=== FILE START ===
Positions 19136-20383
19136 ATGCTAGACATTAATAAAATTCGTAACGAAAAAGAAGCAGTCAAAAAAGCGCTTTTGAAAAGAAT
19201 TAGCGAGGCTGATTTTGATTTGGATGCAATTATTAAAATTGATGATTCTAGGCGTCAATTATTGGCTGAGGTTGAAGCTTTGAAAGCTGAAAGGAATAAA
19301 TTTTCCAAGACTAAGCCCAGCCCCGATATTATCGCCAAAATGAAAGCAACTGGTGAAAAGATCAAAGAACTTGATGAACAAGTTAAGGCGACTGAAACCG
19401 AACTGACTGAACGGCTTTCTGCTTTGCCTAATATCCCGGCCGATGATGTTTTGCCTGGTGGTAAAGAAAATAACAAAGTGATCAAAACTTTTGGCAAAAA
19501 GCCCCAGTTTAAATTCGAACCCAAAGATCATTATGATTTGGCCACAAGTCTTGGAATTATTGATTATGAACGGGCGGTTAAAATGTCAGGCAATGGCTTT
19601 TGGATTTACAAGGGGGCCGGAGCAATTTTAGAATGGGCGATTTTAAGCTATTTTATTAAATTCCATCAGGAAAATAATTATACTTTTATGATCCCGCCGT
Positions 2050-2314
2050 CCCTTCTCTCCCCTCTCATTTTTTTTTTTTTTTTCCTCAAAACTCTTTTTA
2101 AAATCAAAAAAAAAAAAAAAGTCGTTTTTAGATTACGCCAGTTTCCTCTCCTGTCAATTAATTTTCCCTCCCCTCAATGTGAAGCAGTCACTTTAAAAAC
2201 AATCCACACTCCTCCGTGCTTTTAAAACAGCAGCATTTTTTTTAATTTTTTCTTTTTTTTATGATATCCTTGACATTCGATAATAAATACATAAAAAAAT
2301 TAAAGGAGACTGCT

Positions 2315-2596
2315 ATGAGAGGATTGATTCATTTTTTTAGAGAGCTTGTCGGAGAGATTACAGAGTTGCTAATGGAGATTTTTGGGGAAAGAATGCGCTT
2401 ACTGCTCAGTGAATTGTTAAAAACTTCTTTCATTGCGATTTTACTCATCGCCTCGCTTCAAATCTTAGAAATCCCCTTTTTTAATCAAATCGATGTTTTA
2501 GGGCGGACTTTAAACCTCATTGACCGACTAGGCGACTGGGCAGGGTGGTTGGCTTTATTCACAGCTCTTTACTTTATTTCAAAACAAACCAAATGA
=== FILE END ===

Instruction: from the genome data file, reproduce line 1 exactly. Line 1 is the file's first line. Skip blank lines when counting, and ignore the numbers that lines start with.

Positions 19136-20383